Burnet County honors Duzan for CPS service

Lew K. Cohn/Burnet Bulletin
Llano County Attorney Becky Lange, right, and CPS caseworkers applaud a visibly moved Dorinda Duzan, left, upon her retirement from the Burnet CPS office. Burnet County commissioners honored Duzan with a resolution at their June 11 meeting.

 

 

 

 

By Lew K. Cohn

Managing Editor

Burnet Bulletin

Co-workers, county officials, family and friends honored retiring Burnet Child Protective Services supervisor Dorinda Duzan last week in recognition of her many years of service.

Burnet County commissioners unanimously approved a resolution on Tuesday, June 11, thanking Duzan for her work on behalf of the children of Burnet County.

Duzan, a former teacher in Austin ISD, had worked in the Burnet case office for the past 15 years and had worked closely with Burnet County Attorney Eddie Arredondo, Llano County Attorney Becky Lange and Judge Cheryl Mabray of the Child Protection Court of the Hill Country to advocate for children when initiating investigations into abuse and neglect.

“It takes a large number of people behind the scenes working as a unit, dedicated to working for the needs of children,” Arredondo said. “Behind them was Dorinda Duzan and we are here today to say thank you to her for the things she has done to help the children of Burnet County.”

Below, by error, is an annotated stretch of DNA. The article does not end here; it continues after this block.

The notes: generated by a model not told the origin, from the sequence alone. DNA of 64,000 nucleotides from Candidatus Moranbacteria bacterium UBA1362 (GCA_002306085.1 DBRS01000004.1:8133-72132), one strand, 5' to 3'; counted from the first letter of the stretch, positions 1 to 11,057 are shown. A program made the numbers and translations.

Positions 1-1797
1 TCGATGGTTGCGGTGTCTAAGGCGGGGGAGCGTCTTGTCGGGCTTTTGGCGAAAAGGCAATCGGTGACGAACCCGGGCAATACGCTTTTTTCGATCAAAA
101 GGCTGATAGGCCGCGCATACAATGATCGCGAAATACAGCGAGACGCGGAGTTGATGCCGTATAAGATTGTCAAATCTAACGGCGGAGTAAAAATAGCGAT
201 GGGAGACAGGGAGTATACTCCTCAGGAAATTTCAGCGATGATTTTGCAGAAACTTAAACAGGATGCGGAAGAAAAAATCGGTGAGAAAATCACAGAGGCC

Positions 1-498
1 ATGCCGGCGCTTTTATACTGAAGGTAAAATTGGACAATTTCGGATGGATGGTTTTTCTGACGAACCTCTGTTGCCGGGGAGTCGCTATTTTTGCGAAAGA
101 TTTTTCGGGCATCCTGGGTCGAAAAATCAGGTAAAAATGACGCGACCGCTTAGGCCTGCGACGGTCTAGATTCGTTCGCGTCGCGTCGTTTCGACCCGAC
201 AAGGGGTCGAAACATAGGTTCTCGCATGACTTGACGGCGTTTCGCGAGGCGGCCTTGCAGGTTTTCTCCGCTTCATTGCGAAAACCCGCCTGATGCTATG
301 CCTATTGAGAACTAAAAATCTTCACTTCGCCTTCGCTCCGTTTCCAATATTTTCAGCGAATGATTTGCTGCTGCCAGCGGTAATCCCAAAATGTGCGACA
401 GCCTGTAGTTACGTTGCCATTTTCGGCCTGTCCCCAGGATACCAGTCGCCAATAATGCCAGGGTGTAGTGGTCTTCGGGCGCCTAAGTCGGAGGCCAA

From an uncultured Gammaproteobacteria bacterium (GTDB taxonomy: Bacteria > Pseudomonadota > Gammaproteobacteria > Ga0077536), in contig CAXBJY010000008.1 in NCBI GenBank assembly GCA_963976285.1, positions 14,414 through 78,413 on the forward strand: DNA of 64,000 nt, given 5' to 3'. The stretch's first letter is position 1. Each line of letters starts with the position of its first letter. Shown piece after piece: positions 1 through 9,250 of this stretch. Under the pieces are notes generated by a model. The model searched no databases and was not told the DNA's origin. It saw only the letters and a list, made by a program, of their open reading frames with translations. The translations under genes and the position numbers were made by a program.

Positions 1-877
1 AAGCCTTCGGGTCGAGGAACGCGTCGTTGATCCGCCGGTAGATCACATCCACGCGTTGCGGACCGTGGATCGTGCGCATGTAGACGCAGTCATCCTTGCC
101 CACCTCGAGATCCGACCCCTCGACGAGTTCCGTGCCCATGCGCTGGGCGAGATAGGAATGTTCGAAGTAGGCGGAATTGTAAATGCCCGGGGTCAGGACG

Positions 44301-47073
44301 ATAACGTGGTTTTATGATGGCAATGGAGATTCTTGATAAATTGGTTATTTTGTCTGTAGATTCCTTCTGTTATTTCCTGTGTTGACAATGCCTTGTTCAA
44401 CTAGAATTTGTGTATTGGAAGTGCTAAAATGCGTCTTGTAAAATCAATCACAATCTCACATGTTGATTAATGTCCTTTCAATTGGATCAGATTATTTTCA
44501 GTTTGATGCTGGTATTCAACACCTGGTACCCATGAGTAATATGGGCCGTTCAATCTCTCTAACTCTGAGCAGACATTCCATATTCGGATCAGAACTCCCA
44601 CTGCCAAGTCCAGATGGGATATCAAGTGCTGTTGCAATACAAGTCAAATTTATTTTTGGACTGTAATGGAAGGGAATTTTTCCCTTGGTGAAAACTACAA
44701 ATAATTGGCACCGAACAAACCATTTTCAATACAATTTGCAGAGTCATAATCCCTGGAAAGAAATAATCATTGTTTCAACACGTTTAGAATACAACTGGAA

“Dorinda held my hand and taught me how to do my job in order to make a difference in the lives of children,” Lange said. “I appreciate her being such a good leader for her office.”

“The day Dorinda called to say she was no longer going to be working here was a sad day for me and a huge loss for all of us who work with kids,” said Mabray, whose court hears cases regarding child abuse and neglect.

“We may not have always agreed on what to do, but I know Dorinda always had the child's best interest at heart. She was always there to support everyone and she leaves behind some big shoes to fill.”

Duzan's employees praised her leadership and her commitment to the job.

Kim Mansell, a CPS program administrator, said Duzan “taught a lot of us here how to do the job.”

“She taught me that doing the right thing was sometimes doing the hard thing, but we should always try to do what is the right thing,” Mansell said. “She has been a wonderful role model for all of us.”

Teresa Greenburg, a kinship development worker, said Duzan took an office which had a high caseload, high turnover and poor morale and “turned around the process from being adversarial to one of teamwork.”

“Ninety-five percent of the people who she hired or who were there when she came are still there today,” Greenburg said. “The turnover rate statewide is something like 40 percent. The measures she would go to accomplish her goals for this office were nothing short of admirable."

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